Lisa Curry has opened up about the heartbreaking final moments of her daughter Jaimi, who passed away in September 2020 at the age of 33 following a long-term illness.
In an extract from her new biography, Lisa: A memoir – 60 years of life, love & loss, shared by the Daily Telegraph, Lisa shared how Jaimi called her one night saying she was vomiting blood.
Lisa and her former husband Grant Kenny rushed to the Sunshine Coast University Hospital to be by their daughter's side with the pair initially being told she was in a stable condition and under sedation.
Lisa and Grant left the hospital, hoping for the best, however, 40 minutes later they received a call telling them to come back with the pair knowing this meant bad news.
When they returned to the hospital, they'd been told Jaimi had been put on a ventilator and her condition had worsened.
"I ran to her and called softly, 'Jaimi, Jaimi, it's Mum. Open your eyes, baby, open your eyes. Squeeze my hand if you can hear me.' But there was no response, there was just nothing. I was numb," Lisa wrote.
At this point, Jaimi's kidneys began shutting down and a doctor told them their daughter would die that night.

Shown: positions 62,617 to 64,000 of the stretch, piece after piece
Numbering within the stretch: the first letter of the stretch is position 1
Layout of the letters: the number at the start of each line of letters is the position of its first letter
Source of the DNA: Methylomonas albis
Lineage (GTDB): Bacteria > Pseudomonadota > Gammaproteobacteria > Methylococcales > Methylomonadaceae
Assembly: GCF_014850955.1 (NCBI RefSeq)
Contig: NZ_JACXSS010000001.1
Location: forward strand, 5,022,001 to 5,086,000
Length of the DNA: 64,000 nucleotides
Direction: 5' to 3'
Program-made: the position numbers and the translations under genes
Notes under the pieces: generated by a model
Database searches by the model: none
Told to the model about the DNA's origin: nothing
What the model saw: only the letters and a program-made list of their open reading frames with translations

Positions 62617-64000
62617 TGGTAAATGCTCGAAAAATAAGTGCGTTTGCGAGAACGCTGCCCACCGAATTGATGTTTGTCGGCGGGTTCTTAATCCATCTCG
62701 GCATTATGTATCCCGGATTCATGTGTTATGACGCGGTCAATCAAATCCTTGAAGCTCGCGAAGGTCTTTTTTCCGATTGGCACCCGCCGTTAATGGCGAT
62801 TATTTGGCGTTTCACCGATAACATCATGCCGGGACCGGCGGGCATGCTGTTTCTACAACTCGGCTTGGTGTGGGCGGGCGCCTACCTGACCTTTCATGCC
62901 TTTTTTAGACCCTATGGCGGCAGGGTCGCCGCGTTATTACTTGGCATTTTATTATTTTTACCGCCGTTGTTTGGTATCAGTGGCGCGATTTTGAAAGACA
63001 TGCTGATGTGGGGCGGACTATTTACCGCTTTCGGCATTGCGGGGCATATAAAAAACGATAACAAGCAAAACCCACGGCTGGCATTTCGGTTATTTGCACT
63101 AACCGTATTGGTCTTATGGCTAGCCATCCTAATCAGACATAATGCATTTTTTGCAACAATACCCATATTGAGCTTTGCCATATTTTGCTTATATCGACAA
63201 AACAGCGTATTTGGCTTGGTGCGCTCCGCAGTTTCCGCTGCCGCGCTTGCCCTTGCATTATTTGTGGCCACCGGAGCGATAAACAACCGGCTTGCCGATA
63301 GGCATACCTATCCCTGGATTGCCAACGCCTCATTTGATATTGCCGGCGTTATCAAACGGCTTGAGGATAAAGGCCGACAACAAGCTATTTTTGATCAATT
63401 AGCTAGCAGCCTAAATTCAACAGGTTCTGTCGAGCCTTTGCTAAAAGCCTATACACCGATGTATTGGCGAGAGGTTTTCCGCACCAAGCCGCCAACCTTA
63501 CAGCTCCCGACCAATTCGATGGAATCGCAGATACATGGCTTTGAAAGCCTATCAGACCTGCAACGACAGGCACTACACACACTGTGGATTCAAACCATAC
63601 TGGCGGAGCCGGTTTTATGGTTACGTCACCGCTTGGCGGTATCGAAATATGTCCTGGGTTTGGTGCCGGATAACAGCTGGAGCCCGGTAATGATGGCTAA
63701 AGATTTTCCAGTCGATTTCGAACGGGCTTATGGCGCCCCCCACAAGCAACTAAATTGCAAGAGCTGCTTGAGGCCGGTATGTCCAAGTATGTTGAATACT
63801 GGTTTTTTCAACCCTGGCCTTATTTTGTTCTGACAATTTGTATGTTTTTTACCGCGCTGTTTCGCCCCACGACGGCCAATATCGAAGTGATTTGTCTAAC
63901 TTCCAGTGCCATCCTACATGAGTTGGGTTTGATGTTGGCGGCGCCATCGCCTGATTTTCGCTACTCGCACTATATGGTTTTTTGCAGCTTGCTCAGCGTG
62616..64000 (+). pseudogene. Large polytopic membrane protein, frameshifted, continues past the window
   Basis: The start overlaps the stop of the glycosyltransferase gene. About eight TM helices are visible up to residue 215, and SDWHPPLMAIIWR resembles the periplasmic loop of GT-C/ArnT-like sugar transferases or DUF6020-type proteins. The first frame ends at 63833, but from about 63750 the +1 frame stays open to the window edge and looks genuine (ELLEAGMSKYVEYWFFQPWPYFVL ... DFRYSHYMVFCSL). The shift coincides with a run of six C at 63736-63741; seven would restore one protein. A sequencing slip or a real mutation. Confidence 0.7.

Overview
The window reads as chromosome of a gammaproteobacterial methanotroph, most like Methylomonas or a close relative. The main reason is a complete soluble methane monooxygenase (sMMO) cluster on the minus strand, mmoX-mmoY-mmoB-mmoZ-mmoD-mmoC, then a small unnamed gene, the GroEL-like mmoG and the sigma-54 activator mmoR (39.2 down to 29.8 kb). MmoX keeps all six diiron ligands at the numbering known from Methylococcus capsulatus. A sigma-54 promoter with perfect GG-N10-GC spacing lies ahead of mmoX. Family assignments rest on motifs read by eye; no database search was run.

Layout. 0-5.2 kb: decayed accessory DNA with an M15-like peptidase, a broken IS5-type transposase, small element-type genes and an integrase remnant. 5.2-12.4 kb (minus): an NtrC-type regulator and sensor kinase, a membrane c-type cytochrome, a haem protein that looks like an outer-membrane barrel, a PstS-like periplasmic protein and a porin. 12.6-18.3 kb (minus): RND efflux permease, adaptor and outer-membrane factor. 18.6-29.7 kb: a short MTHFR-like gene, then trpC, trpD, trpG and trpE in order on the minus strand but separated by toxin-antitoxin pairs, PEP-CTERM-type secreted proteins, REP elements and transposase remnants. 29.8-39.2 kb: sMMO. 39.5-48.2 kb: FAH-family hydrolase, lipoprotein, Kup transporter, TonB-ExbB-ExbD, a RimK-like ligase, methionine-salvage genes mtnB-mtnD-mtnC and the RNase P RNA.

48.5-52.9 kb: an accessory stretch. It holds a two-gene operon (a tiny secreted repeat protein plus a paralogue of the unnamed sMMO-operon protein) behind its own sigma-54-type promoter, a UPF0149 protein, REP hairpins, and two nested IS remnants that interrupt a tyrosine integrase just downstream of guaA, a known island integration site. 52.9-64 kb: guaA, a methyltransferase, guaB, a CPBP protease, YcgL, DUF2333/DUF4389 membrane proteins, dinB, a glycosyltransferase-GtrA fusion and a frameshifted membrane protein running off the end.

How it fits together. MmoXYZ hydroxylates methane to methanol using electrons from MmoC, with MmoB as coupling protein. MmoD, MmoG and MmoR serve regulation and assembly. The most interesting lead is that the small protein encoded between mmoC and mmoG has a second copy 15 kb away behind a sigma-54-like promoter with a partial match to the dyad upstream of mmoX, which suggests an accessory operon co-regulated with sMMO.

"Hearing those words, I was sobbing. 'No, no, no, I'm not ready!' Even though we'd known for years this time would come, we didn't want it to be real," she said.
Elsewhere in the book, Lisa revealed the moment Jaimi told her she no longer wanted to live, with the former Olympian saying she would have done anything to keep her daughter alive.
Lisa also encourages people to spend time with their loved ones, adding that you never know what will happen.
On Sunday Lisa took to Instagram, sharing a snap of her daughter with an emotional caption that read: "Some days it feels like you can’t continue, but the sun still rises and life goes on… but it’s never the same.
"I wish we could go back to the time before it was too late, and try again, try something else."
She continued, "We put men on the moon, people live in space stations, build the biggest ships and the tallest buildings that sway in the storms, the most brilliant scientific minds can solve incredible diseases, robots and machines are designed to help people walk again… but we can’t work out how to fix mental health issues?
"Someone... please... make this a priority in your scientific mind. Please. Help all the Jaimis in this world."
Her followers also shared their own heartbreak, with one user writing: "Some days grief grips me like a boa constrictor and doesn’t let go. I understand your immense pain!! Sending you lots of love x."
"More needs to be done," another agreed, while a third added, "Oh dear Lisa my heart aches for you. I agree, mental health is a monster, it’s so hard sometimes to find your way out of the fog."
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